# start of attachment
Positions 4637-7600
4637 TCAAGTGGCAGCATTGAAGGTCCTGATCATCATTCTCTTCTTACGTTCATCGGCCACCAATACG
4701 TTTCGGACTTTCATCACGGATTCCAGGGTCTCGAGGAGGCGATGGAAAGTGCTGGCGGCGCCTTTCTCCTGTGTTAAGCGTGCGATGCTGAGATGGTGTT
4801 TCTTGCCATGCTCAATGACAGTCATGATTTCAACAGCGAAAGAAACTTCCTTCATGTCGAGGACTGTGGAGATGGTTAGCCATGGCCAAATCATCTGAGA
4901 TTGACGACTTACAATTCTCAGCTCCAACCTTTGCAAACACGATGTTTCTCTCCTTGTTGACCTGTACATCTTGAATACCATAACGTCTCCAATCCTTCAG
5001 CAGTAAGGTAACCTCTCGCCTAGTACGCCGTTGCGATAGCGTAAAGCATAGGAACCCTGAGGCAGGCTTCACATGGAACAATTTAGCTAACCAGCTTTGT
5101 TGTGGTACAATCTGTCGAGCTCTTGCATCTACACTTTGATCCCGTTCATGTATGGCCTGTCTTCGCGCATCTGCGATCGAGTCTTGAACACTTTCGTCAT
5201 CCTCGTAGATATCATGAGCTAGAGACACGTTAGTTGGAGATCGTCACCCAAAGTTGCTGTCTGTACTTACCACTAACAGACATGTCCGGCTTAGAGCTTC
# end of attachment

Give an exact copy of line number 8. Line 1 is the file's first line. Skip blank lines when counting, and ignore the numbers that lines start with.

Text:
5201 CCTCGTAGATATCATGAGCTAGAGACACGTTAGTTGGAGATCGTCACCCAAAGTTGCTGTCTGTACTTACCACTAACAGACATGTCCGGCTTAGAGCTTC